After graduating from the Pasadena Playhouse in Pasadena, California with a Bachelor-of-Theater-Arts degree, Charles Laquidara tried many different lines of work while he sought acting roles in Hollywood. One of those jobs was as an announcer at KPPC-FM, a Classical music radio station that was located in the basement of the Pasadena Presbyterian church.
When KPPC switched formats and became one of the pioneers of “underground rock,” Laquidara was assigned to work the overnight shift, where he gained attention as an innovator who deftly combined Rock and Roll with other types of music — including Classical. It was a dubious notoriety of sorts: “He’s that wacky actor who doesn’t know that much about Rock or Classical music, but he mixes them pretty well!”
In 1969, as free-form ‘Underground’ radio evolved into ‘Progressive Rock’ radio, Laquidara was hired at WBCN in Boston to replace disc-jockey Peter Wolf, who was leaving to devote more time to his new group, the J. Geils Band. For the next three years, Charles worked several different shifts at ‘BCN; and in 1972 he took over the morning-drive slot with a show that he called ‘The Big Mattress.’ It was there — with the exception of a short sabbatical from 1976 to 1978 — that Charles remained until early 1996.
Long before Laquidara had begun doing morning-drive radio, FM stations had a history of faring poorly in the daylight hours. Since FM Rock’s largest audience usually tuned in after 6:00 p.m., the most popular Progressive-Rock jocks were traditionally scheduled to work night-time shifts. But Charles’ zany antics, his irreverent politics, and his outlandish spooﬁng of AM radio changed that.
Within two years, WBCN’s morning ratings had improved to the point where they surpassed all the night-time radio shows in Boston. The audience demographic also expanded –from a small percentage of the male 18 to 24 year-old audience, to large shares of the 18 to 34’s, both male and female. Other FM stations, realizing the proﬁt potential, soon followed suit and began putting their strongest air-personalities into the morning-drive slot.
By 1980, FM radio had become not only the major source of Rock and Roll music, but it had also proved to be a lucrative outlet in which to do business in the future. Charles’ ‘Big Mattress Show’ had become an institution in Boston radio; and thousands of listeners tuned in each morning from 5:30 to 10:00 to get their ﬁx of rock and roll, alternative news, surprise wake-up calls, weather, trafﬁc, and an ever-growing cast of characters that varied from the outrageous clone, ‘Duane Ingalls Glasscock’, to ‘Karlos’, the computer that thought it was human. There were the spaced-out ramblings of Canada’s ‘Captain Squid’, and the boisterous posturing of ‘Tank’, (the big, opinionated, guy-next-to-you-at-the-sports-bar character); Darryl Martinie, (the Cosmic Mufﬁn) the show’s resident astrologer; and ‘Buck’, the goof ball who couldn’t tell whether the two ﬁngers you were holding up meant “2” or “11” (hellooo!?). And there was ‘Norman’, who gurgled cryptic anecdotes from somewhere underwater. This was totally off-the-wall entertainment, unparalleled in the Northeast –and WBCN ruled the airwaves of New England for almost three decades.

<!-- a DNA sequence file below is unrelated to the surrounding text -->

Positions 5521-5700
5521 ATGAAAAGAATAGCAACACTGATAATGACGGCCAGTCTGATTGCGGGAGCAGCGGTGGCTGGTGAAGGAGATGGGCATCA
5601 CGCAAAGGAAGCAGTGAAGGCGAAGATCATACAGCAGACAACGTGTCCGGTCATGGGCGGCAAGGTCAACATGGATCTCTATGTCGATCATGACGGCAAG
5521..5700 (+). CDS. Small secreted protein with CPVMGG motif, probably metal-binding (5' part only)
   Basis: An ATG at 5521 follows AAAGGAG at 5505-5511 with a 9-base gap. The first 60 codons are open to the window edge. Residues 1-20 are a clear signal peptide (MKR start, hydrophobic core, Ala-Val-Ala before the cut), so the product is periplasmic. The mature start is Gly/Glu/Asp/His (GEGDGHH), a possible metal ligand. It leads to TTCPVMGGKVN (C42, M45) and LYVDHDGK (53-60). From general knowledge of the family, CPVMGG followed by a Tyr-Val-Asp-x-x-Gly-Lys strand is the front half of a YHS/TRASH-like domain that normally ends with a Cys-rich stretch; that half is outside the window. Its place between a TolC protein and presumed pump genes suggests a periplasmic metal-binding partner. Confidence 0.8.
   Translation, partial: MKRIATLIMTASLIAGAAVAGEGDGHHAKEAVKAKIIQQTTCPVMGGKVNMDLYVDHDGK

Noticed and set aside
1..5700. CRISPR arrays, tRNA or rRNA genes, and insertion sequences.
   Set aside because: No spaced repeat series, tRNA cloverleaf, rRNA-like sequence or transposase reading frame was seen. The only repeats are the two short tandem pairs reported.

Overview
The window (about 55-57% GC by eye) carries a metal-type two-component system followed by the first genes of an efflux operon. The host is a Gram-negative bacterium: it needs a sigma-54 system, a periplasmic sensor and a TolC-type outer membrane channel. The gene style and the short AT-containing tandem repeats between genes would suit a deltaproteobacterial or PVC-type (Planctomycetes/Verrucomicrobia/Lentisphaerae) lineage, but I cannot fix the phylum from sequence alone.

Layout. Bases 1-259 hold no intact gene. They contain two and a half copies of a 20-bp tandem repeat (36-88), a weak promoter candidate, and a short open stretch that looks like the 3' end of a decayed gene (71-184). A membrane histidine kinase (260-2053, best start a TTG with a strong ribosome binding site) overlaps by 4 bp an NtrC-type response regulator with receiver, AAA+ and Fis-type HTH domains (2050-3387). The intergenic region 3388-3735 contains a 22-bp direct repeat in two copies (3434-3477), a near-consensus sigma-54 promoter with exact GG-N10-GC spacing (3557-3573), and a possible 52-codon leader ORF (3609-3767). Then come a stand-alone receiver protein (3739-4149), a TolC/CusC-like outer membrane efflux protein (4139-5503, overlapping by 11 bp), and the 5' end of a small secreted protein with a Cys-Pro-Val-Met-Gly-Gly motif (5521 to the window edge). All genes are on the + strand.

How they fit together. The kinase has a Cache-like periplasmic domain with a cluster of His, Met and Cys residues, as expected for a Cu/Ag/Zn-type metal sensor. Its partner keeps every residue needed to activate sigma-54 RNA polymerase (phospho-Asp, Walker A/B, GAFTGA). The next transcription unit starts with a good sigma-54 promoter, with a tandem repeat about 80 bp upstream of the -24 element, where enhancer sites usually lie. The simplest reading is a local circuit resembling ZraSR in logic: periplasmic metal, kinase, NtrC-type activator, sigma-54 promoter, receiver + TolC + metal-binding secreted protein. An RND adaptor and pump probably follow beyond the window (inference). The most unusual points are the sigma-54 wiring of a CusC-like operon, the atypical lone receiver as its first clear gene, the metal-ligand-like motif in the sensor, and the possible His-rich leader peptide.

On April 1,1996, ‘The Big Mattress’ shifted to the 24th ﬂoor of the Prudential Building, at Boston’s only Classic-Rockstation, 100.7 WZLX.
There, Charles and the entire morning-show crew continued to rule the airwaves, achieving the #1 ratings slot among men 25 to 54 in their ﬁrst three months on the air.
As he describes it, “The Charles Laquidara Radio Hour (weekday mornings 5:30 to 9:00) was a show that gave me the chance to say the things I wanted to say –mostly through the music I played and through the original comedy skits we wrote and produced –we provided lots of information listeners needed to survive through the day. Most importantly, it was back to basics: more songs in a three-and-a-half-hour period each morning than any other radio station in New England! In fact, WZLX was the only Boston station that rocked in the morning. I think it was as close to ‘radio the way it used to be’ as you could have gotten with commercial radio in the 90’s.”
On August 4th, 2000, Charles did his last radio show in Boston. Off to be with his family in Maui, Charles said goodbye to the ZLX audience on that Friday morning with a 4 1/2 hour no commercials, no-holds barred, “freeform” radio show which was touted by local media critics as “one of the ﬁnest radio shows Boston (and maybe the U.S.) has heard in the last ten years – or will ever likely hear again…”